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He repairs the human spirit

Maggi Hambling has been profoundly influenced by Daniel Libeskind’s architecture

September/October 2015

Maggi Hambling, 69, is one of Britain’s most distinguished and controversial artists. In 2013 she created the installation “War Requiem” as part of the Aldeburgh festival, celebrating the centenary of Benjamin Britten. Daniel Libeskind, also 69, is the Polish-American architect behind both the Jewish Museum in Berlin and the reconstruction of the World Trade Centre site in New York

I first felt the full impact of Libeskind’s work when I entered a particular room of the Jewish Museum in 2005.

That extraordinary building, with its tilting corridors, puts you in a strange and unsettled state of mind. I hadn’t experienced anything like it before. Of course you have slanting stairs in old houses, or uneven floors in churches, but to encounter such strange physical effects in a contemporary building produced a singular sensation. At the end of one of the tilted walkways was a room which visitors entered alone. It was the most chilling place I’ve ever been – a vertical concrete space with nothing on the walls, just a very high window on the right and a high, short ladder on the left. It instilled a sense of being left alone to face the emptiness; the room was full of horror without there being any horrific imagery. The eloquence of Libeskind’s architecture was to invoke the Holocaust through that sheer sense of alienation.

That experience was a crucial part of the inspiration for my “War Requiem” – paintings of anonymous war victims and battlefields accompanied by an excerpt from Britten’s requiem mass. When I began to work on the paintings for the installation, I realised I wanted to present it in the dovecote, a freestanding building in Snape Maltings whose interior, in both its height and emptiness, is similar to Libeskind’s room in Berlin. The structure has a burnt-out quality – it’s a strange, rusty metal box rising up out of the remains of a previous building. The haunting experiences of Libeskind’s room and of Britten’s music came together in my thinking.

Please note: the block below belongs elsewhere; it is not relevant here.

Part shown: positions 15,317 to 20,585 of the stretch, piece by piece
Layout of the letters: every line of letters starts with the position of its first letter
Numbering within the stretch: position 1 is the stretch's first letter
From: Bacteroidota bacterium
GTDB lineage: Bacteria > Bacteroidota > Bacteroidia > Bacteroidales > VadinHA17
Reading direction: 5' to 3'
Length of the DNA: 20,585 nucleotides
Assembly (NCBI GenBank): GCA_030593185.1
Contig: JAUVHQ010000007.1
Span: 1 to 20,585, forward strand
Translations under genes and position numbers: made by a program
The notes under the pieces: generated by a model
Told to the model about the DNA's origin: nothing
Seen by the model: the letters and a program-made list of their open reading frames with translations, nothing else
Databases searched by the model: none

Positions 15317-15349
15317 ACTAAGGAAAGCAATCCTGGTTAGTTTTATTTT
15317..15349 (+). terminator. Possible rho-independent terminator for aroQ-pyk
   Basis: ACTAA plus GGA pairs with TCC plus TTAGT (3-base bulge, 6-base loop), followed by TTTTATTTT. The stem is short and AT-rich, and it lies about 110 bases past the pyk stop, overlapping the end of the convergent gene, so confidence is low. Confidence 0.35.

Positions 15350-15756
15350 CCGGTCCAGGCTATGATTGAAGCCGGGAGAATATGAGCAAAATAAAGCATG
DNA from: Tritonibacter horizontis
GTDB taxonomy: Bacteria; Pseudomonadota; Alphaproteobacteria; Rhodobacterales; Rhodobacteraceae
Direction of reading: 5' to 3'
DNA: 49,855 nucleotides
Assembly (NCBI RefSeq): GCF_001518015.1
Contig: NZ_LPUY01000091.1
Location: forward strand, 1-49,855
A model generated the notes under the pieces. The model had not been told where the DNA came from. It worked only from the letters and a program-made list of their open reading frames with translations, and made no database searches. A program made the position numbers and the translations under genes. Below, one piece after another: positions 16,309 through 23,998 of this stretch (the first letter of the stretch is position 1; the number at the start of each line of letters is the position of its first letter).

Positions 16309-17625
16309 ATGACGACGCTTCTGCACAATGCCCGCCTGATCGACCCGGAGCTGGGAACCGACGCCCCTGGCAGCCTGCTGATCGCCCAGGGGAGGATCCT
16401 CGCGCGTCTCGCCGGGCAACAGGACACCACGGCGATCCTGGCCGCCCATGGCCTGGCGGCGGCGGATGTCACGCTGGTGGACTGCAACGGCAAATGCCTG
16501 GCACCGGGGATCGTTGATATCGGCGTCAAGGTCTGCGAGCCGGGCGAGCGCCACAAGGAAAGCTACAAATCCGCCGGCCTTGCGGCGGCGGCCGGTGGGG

Back in 2001, Libeskind had to face the aftermath of the attacks on the World Trade Centre: after what had happened, he had to deal with the here and now. In a similar way, my “Aftermath” sculptures – rotting pieces of wood which I had found and encouraged into life by taking bits away and adding bits on – deal with the fallout of war, the fact that life goes on after war, after 9/11. There’s a sense, in this kind of process, of putting the human spirit back together again after a disaster.

Like Libeskind, I work from the imagination, upending or deconstructing something in order to create something new. I haven’t responded to any other contemporary architect in such a profound way as I have to him. 

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